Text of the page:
Does this mean that applications unlikely to succeed are not put forward in the first place?

Or that some are improved or helped to comply during the consenting process?

Or does it mean too many low-risk activities need consents?

The commission is not sure. It seeks feedback on the question.

It also notes that a higher proportion of consent applications get appealed to the Environment Court than get declined by the councils. It detects perverse incentives at work.

As hearings by court are de novo (start from scratch) appellants may have opted to "keep their powder dry and not presented their full case at the council hearing".

Local Government NZ says the court's de novo role is extremely costly to business and communities and "extraordinarily undemocratic".

"Appeals to the Environment Court have been used for what we see as frivolous and vexatious attempts to create costs to competitors by delaying approvals."

It remains to be seen , it says, whether changes to the RMA introduced by the previous Government to reduce the ability to make such appeals will work.

Some lawyers - hardly disinterested parties - argue that the wide ambit of Environment Court review provides an incentive for councils to take a more responsible approach to their decision-making.

"An alternative view is that it encourages local authorities to hurry through their decision-making processes as they know they are going to court anyway," the commission says.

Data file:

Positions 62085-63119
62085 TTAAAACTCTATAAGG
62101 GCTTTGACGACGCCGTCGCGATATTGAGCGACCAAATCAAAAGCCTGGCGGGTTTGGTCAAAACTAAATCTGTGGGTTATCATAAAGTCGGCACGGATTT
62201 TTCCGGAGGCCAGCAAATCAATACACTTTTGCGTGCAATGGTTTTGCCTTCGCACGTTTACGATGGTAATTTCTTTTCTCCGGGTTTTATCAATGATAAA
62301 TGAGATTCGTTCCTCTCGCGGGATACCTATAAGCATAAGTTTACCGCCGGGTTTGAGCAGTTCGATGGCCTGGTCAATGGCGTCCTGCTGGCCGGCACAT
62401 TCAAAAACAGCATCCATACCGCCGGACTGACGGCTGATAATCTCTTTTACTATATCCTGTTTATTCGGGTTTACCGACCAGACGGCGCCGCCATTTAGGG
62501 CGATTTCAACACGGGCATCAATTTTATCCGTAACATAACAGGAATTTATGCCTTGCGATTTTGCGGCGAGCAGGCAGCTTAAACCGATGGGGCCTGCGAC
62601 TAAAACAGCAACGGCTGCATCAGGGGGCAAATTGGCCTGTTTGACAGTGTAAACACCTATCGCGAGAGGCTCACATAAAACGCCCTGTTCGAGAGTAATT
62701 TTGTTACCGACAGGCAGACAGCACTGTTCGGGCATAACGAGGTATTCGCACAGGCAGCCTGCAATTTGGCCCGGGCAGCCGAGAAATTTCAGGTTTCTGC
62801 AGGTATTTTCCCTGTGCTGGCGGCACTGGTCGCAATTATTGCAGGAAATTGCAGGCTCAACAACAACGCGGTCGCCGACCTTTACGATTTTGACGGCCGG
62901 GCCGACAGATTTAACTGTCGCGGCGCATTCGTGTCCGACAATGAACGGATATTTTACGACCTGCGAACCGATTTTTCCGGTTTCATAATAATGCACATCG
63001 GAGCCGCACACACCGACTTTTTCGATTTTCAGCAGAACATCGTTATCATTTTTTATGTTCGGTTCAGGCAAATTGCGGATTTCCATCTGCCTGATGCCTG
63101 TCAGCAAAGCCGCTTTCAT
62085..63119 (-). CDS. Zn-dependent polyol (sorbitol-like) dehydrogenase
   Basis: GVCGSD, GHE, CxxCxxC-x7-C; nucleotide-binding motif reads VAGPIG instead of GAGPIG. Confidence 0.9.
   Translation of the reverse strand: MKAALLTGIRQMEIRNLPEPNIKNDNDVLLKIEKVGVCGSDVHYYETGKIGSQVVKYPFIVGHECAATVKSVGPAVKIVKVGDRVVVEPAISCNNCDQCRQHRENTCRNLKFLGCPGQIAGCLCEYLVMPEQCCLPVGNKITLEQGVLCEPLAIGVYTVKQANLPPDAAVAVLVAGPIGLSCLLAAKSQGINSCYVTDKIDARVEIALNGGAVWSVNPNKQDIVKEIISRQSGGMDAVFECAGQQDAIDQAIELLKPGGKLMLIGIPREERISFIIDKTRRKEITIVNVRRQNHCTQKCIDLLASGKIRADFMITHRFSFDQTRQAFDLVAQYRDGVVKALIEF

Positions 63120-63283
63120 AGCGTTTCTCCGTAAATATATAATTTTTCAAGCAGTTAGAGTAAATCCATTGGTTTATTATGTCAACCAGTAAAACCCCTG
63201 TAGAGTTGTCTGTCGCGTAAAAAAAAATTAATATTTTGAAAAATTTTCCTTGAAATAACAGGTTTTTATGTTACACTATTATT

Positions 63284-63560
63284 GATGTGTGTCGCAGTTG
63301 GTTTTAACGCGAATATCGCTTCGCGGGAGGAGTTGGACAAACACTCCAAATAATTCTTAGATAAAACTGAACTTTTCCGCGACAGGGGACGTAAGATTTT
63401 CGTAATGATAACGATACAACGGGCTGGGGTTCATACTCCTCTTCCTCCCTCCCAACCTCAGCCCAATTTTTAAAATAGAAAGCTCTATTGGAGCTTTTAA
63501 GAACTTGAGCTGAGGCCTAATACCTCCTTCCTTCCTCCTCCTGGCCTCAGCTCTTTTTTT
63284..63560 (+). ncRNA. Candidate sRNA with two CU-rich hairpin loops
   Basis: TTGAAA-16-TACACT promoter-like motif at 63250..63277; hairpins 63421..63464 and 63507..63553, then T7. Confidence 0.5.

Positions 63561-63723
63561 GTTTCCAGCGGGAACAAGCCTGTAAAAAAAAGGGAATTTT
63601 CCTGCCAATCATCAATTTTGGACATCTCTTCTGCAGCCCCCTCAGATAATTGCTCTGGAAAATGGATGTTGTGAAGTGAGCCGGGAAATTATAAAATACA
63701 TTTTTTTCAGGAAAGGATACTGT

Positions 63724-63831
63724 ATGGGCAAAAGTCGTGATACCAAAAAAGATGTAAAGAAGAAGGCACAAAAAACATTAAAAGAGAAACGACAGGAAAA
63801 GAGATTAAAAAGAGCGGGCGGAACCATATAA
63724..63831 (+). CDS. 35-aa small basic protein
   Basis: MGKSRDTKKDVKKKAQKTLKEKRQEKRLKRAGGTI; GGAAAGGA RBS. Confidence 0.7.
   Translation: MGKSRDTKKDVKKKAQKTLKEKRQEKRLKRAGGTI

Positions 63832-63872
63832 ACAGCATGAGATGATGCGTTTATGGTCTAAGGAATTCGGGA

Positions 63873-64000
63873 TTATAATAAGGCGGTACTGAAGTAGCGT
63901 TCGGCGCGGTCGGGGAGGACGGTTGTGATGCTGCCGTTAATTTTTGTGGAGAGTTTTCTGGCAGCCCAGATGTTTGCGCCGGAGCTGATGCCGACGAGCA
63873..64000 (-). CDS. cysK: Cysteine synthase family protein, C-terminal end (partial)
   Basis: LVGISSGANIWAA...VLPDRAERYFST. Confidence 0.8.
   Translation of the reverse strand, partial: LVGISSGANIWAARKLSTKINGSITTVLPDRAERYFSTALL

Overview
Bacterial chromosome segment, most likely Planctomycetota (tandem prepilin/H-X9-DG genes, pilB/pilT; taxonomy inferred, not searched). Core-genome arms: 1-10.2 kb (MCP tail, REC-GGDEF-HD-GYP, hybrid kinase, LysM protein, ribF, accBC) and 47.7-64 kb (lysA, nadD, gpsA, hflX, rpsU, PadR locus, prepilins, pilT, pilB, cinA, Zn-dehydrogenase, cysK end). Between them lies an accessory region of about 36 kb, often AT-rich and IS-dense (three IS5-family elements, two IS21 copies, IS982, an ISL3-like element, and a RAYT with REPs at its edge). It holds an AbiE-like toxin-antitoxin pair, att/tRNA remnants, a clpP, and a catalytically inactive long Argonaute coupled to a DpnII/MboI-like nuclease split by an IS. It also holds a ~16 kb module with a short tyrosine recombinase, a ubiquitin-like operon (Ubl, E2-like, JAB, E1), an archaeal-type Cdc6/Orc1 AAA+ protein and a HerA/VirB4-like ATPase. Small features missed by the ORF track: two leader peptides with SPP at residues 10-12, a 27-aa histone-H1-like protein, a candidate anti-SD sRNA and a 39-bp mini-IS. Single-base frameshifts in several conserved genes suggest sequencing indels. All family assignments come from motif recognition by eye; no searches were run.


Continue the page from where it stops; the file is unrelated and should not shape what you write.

At this stage the commission is non-committal on whether it would be feasible to narrow the legal scope of appeals, merely putting the question to the next round of submissions.

Nearly half the councils surveyed by the commission said building and construction consents are the regulatory function which takes the most staff time.

The joint and several liability rule - under review by the Law Commission - has left some councils holding the bag over leaky homes. That is seen as underlying a degree of risk aversion and delay in the building consents process.

As for the costs of councils' regulatory functions, the commission found that to the extent they are a charge on ratepayers - rather than recovered through user charges and fees - they represent on average around 6 per cent of councils' operating expenditure.

"The local government sector has a strongly held view that central government passes regulatory functions onto local government without sufficient consideration of the funding implications for councils."

Unfunded mandates, where central government imposes additional responsibilities and costs on to local government without the necessary funding, weakens the discipline to make sure that the benefits of regulation outweigh the costs, the commission says. Its view is that if the benefits of regulation accrue locally, then the associated costs should be managed locally.

If taxpayer funding were to be made available, as some local authorities propose, it would come with strong accountability requirements.

Unfunded mandates is another of the issues on which the commission is seeking further submissions.

The closing date for submissions on the draft report is March 6, 2013. The commission's final report is due two months later.

- NZ Herald

Brian Fallow

The Economics Editor of the NZ Herald

Brian Fallow is the New Zealand Herald's economics editor. A Southlander happily transplanted to Wellington, he has been a journalist since 1984 and has covered the economy and related areas of public policy for the Herald since 1995. Why the economy? Because it is where we all live and because the forces at work in it can really mess up people's lives if we are not careful.